Mexico City Launches Ecobici Bike-Sharing Program
Ecobici's bike map shows the location of bike stations in operation and available bicycles.

Ecobici, Mexico City's new bike-sharing program, shows the location of bike stations in operation and available bicycles on its Web site.

Last week, Mexico City came a couple steps closer to reducing the 5 million vehicles that pass through it each day with the launch of its new bike sharing program, Ecobici. The Federal District’s Head of Government, Marcelo Ebrard; Mexico City’s Secretary of the Environment, Martha Delgado; and Jorge Dzib Sotelo, director of Ciclismo Para Todos (“Cycling for All”) kicked off this innovative program.

Ecobici is a trail blazer in the Western Hemisphere. A public bicycle system like those that have transformed transportation in Paris, Milan and Barcelona, Ecobici is the largest year-round bike-sharing system in North America and one of only a handful of similar programs in Latin America (including Rio de Janeiro, Santiago and the Brazilian city of Blumenau).

Ecobici has more than 1,000 bikes and 85 stations in the districts of Roma, Condesa, San Rafael, Cuauhtémoc and on the Paseo de la Reforma. An annual membership costs 300 pesos (about $23). The first 30 minutes of rental are free, the next 30 cost 10 pesos ($.80), and additional hours cost 35 pesos ($2.70) each. The program’s promoters hope to garner 24,000 subscribers in the first year of operation. This will contribute to the city’s goal of increasing the bicycle mode share from 1 to 5 percent.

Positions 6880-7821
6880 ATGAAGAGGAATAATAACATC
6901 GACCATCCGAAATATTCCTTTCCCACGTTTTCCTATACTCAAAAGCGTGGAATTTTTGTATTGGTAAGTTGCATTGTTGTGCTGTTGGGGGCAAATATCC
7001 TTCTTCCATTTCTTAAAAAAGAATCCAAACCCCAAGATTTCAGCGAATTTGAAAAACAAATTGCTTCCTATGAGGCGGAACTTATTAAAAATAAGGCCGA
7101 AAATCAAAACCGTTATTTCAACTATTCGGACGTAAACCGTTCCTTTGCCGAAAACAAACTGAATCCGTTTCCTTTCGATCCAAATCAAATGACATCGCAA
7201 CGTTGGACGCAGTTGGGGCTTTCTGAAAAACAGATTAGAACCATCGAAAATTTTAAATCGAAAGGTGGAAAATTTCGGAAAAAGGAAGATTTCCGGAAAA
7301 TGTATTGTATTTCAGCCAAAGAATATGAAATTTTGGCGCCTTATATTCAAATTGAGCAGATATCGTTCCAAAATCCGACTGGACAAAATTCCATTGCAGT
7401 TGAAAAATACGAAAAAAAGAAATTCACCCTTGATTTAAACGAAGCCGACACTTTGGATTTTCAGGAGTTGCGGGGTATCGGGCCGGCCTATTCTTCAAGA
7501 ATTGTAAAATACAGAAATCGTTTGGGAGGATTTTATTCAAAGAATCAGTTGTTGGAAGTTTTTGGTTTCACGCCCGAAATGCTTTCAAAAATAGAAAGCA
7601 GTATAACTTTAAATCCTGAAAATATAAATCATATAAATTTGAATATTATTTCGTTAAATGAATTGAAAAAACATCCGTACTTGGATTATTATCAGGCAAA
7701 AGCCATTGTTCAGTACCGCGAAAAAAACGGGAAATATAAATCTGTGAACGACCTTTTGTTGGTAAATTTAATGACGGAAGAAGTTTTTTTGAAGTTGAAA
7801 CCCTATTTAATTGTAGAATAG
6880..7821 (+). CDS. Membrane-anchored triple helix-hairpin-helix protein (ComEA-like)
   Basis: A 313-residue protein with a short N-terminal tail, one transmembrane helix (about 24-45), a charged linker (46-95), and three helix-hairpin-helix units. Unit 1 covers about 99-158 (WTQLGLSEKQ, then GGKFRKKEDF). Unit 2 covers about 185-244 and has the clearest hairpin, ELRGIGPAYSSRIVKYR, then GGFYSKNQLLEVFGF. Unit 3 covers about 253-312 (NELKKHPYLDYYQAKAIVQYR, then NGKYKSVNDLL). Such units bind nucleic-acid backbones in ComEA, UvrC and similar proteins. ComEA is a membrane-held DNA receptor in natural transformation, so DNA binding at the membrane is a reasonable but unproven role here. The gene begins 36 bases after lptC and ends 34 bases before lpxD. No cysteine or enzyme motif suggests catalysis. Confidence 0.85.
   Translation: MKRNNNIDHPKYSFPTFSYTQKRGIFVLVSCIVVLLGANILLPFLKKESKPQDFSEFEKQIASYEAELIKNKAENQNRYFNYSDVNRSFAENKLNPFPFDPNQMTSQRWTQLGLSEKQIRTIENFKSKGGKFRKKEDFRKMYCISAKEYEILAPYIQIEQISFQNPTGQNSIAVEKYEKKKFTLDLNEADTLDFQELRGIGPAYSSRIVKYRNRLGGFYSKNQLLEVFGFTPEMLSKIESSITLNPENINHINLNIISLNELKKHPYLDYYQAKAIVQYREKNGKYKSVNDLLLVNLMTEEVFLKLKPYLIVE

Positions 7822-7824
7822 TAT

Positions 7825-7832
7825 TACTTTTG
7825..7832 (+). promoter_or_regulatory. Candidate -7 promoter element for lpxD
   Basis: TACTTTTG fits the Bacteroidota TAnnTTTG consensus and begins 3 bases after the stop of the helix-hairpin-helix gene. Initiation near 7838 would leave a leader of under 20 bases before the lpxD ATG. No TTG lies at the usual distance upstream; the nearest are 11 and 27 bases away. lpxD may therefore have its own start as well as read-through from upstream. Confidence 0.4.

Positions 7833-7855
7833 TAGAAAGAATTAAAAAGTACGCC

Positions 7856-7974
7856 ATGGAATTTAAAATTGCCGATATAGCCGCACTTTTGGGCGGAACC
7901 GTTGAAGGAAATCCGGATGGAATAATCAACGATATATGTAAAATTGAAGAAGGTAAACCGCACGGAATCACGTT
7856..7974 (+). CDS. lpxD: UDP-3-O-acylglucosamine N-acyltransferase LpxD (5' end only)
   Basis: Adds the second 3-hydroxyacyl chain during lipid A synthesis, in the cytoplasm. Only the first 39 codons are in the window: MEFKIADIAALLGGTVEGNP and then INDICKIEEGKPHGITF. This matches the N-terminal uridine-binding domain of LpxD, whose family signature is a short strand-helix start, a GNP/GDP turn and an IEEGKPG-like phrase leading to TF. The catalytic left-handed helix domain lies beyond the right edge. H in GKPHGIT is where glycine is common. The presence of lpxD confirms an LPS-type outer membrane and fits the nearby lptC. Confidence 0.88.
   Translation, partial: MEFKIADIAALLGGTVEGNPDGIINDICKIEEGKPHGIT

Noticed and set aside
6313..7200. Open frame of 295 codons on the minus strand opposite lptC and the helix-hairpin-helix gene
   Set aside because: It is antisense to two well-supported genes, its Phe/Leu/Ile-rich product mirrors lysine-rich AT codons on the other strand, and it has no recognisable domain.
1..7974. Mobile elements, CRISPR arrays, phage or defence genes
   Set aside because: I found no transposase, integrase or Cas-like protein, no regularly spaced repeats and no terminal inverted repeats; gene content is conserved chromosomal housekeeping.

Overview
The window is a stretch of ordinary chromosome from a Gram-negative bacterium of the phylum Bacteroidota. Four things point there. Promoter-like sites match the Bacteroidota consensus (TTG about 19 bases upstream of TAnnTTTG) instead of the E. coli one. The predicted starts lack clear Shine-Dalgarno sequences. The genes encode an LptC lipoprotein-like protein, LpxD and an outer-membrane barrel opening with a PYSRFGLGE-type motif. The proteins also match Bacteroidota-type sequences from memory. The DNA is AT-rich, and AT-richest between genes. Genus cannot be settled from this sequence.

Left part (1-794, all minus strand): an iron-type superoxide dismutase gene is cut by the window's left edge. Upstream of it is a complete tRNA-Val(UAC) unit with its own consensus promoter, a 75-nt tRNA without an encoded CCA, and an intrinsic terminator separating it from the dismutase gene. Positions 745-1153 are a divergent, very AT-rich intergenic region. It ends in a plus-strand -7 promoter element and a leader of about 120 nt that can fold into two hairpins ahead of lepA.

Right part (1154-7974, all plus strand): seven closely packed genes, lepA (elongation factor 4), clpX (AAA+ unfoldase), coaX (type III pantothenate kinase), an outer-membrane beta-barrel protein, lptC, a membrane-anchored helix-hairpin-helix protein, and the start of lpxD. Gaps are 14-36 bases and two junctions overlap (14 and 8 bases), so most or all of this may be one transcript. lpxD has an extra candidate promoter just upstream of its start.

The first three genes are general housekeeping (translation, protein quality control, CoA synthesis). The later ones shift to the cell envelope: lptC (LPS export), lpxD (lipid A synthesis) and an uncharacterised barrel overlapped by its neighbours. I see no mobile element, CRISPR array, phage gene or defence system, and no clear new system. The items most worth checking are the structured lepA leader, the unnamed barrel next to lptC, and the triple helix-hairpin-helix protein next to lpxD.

Mexico City has been a leader in bicycle planning, having committed to build more than 100 miles of bike paths by 2012. Policymakers recognize the city’s extreme levels of air pollution and congestion require an urgent solution, and bike infrastructure is a crucial piece of that. With the health and environmental benefits of cycling, “Ecobici makes a lot of sense,” Ebrard said at the launch. What’s more, biking is economical – it’s the cheapest transport mode in Mexico City, at just 82 centavos (less than $.10) per day. And it compliments the public transit network, with easy transfers between bicycle and Metro, Metrobus and trolleybus.

With Mexico City’s congestion, there are safety concerns. Officials cited the need to reform traffic laws and strengthen penalties for drivers who do not respect cyclists and pedestrians. 450 police officers will be trained to support and protect bicyclists.

The city already had a private bike sharing program, Mejor en Bici, but Ecobici, promoted by the government and supported by Clear Channel Outdoor, is considerably larger. Though its bikes are technically “free” to use, Mejor en Bici requires a deposit of 200 pesos ($15) to rent a bike, which is then refunded to users upon return of the bicycle. Though such a large deposit is probably necessary to avoid bike theft, 200 pesos may have been viewed as too much by some potential cyclists.

Ecobici has started with a bang: A few days after its launch, 1,000 people had already signed up for the program. Pending the success of this first stage, Ecobici may expand to other areas of the city, with an eventual total of 6,000 bikes.

Watch this video to see the program in action:

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